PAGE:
Wednesday, April 2, 2014

Rain Water, how hard could it be?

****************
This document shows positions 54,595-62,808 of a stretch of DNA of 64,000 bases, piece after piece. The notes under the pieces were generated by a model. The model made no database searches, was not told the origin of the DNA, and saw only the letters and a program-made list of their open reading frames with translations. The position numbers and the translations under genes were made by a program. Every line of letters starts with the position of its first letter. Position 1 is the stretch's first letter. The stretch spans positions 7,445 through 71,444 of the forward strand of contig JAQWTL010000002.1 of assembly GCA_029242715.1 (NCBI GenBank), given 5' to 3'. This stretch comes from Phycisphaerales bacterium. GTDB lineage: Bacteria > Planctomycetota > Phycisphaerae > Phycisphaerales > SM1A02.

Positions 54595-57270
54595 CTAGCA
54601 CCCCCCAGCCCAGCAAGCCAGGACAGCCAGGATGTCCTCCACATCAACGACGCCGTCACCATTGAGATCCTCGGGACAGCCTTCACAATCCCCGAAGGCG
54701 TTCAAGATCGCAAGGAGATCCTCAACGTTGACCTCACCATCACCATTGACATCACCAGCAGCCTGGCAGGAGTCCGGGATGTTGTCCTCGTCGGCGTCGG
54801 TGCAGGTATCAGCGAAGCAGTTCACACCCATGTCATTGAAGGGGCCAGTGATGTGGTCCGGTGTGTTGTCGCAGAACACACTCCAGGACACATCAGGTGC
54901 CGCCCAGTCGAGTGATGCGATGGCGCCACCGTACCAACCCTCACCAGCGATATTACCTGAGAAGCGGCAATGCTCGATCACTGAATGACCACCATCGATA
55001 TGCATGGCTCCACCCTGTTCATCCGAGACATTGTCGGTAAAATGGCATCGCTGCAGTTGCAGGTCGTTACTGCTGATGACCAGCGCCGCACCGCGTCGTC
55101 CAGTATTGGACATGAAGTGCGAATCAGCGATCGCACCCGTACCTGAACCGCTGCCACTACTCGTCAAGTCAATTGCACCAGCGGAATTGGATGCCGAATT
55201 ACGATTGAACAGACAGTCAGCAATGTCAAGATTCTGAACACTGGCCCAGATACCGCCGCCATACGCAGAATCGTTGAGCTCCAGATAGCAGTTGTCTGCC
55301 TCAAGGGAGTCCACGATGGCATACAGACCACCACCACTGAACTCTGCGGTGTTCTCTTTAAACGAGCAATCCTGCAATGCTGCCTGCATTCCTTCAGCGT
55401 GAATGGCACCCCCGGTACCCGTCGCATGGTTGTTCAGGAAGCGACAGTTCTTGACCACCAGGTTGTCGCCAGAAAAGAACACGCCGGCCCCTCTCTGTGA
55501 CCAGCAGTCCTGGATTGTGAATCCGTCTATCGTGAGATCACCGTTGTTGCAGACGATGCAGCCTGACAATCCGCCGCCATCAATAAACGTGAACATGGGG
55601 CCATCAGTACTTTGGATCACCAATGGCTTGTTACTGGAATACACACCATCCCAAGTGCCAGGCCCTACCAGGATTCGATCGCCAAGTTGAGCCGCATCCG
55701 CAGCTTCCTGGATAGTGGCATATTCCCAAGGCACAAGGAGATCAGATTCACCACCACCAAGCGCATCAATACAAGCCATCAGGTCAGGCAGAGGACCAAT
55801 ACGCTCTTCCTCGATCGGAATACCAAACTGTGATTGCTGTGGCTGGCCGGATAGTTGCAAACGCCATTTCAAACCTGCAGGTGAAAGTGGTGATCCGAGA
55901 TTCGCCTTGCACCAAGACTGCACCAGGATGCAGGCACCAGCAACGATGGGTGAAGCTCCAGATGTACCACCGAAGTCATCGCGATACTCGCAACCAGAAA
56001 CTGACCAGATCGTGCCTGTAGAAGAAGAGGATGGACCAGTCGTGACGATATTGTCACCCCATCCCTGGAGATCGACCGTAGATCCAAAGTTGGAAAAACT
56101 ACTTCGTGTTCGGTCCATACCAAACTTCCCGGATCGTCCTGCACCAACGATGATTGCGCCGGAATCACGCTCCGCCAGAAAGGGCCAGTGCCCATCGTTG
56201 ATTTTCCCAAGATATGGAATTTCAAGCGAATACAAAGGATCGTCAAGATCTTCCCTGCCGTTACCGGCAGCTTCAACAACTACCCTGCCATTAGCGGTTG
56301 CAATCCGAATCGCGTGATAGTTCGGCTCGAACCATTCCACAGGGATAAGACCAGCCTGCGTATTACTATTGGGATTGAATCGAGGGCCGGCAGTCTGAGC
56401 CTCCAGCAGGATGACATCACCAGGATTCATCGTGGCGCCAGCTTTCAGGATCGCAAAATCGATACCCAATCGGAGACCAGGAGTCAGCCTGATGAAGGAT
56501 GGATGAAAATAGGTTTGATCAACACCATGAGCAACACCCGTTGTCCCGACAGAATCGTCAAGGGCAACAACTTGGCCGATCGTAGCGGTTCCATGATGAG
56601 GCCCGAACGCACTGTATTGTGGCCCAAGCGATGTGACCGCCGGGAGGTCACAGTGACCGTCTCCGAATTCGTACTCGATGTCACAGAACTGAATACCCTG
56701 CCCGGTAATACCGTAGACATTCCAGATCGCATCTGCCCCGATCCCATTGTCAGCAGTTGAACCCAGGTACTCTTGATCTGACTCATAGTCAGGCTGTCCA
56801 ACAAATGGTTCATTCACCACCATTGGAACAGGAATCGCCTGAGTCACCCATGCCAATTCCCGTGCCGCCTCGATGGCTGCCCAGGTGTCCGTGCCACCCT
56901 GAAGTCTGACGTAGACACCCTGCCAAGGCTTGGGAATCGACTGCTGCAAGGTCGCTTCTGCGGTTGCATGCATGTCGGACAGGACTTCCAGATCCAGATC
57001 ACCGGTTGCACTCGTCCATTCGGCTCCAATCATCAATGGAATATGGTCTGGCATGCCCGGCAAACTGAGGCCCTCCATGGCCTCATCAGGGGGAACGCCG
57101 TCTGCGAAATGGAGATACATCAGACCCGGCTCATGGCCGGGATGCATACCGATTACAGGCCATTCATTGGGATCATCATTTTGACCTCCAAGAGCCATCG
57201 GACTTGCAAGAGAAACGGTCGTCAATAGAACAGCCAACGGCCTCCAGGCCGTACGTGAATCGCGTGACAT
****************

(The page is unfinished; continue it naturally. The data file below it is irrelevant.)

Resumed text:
RainWater is naturally soft, plants can hydrate much easier with rainwater than hard well water or hard tap water. This is why plants bloom and look so much better after a rain. So, all we need do, is use the plants that are regionally native in the landscapes we put around buildings. Or with plants that will live on just the rain, adaptive plants. Oh, did I hear you think, "it does not rain enough to support the landscape" ? My reply is we make it hard on ourselves when we want a landscape that is not native, in that we must augment the rain using a piping system and "Tap" water when we go outside of our regions plant natives. We make it hard to maintain an imported plant that is out of it's native environment. We make it "hard" by using hard water, and that is difficult for the plant to consume due to the hardness of the minerals in the water. Ok, you want a lush landscape, that can be done using native and adaptive plants. Other requirements do exist, like mulch, good soil, shade, and correct hydro zoning. Hydro zoning is planting and clustering plants in like areas requiring simular water, sun, and other. If irrigation is used, this grouping is smart so the plants needing water are together and plants needing to dry out between are allowed to do so. Looks are one thing, correct is another, both can co-exist, but good planning is required. Capturing rainwater is one way of creating a greener or more lush landscape with out using the hard and expensive tap water. Simple to do? depends on your definition of simple. Yes hire a professional ARCSA (American RainWater Catchment System Association)contractor, simple enough? Yes, simple enough for the consumer, but far more goes into a well designed and installed system than I thought, till I did a few systems. The water may be soft, but the task is a hard one. Some rules of thumb do exist, but most people want "turn & squirt" that's a play on words like "plug n play". We have come to just think water comes out when we open a faucet! When we stop the faucet, the water just sits there and waits for us to demand it some more. I say "demand it" because if the water does not squirt out instantly, we call plumbers till one shows up and are quite Impatient till the instant hot or cold and clean water just squirts out at our will. Water issues are already in most every town and city in most every country. The reason is the population has expanded, and the water system and capacity have not. Everyday wells go dry from too many wells sucking up all the water. Some wells do not dry up, instead the water just comes out from different levels of rock and aquifers. Too often this new source is very hard or even contaminated from either man caused reasons, or simply natural occouring deposits of non potable substances. Iron may seem easy to filter out, but if it oxidizes it will turn muddy and can foul up your pipes or treatment system. I hear people say, "oh, I will just drill a well and get all the water I want", this is not a sustainable thought, either because the well could drug up, or because if too many people do this the local authorities having control over water issues will set limits on who and how much or when and at what cost… In the 80's I saw the electric company in Az. require electric meters be installed on well systems and put a limit on the power that would be allowed to be used to pump the well water. The ground water is becoming an issue in most areas, most certainly going to be a controlled and limited source.

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